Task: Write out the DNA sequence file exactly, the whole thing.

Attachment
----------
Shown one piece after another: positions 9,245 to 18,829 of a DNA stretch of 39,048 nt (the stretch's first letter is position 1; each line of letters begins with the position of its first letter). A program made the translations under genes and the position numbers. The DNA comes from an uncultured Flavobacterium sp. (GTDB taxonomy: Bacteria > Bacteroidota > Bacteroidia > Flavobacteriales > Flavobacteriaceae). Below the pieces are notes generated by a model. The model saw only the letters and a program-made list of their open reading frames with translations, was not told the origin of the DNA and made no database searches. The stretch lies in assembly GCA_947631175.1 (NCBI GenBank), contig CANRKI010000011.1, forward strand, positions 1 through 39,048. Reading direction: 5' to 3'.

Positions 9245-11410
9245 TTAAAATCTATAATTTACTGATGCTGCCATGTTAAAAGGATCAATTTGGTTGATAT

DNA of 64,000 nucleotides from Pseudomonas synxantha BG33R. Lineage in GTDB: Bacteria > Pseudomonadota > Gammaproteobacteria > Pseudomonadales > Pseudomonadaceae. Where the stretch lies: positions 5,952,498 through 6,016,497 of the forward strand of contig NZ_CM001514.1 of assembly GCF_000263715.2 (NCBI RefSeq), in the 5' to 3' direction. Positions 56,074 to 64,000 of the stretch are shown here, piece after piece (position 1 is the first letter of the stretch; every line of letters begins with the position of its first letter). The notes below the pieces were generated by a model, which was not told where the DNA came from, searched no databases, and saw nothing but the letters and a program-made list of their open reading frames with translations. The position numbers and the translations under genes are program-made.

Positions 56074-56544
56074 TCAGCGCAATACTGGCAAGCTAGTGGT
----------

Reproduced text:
Shown one piece after another: positions 9,245 to 18,829 of a DNA stretch of 39,048 nt (the stretch's first letter is position 1; each line of letters begins with the position of its first letter). A program made the translations under genes and the position numbers. The DNA comes from an uncultured Flavobacterium sp. (GTDB taxonomy: Bacteria > Bacteroidota > Bacteroidia > Flavobacteriales > Flavobacteriaceae). Below the pieces are notes generated by a model. The model saw only the letters and a program-made list of their open reading frames with translations, was not told the origin of the DNA and made no database searches. The stretch lies in assembly GCA_947631175.1 (NCBI GenBank), contig CANRKI010000011.1, forward strand, positions 1 through 39,048. Reading direction: 5' to 3'.

Positions 9245-11410
9245 TTAAAATCTATAATTTACTGATGCTGCCATGTTAAAAGGATCAATTTGGTTGATAT

DNA of 64,000 nucleotides from Pseudomonas synxantha BG33R. Lineage in GTDB: Bacteria > Pseudomonadota > Gammaproteobacteria > Pseudomonadales > Pseudomonadaceae. Where the stretch lies: positions 5,952,498 through 6,016,497 of the forward strand of contig NZ_CM001514.1 of assembly GCF_000263715.2 (NCBI RefSeq), in the 5' to 3' direction. Positions 56,074 to 64,000 of the stretch are shown here, piece after piece (position 1 is the first letter of the stretch; every line of letters begins with the position of its first letter). The notes below the pieces were generated by a model, which was not told where the DNA came from, searched no databases, and saw nothing but the letters and a program-made list of their open reading frames with translations. The position numbers and the translations under genes are program-made.

Positions 56074-56544
56074 TCAGCGCAATACTGGCAAGCTAGTGGT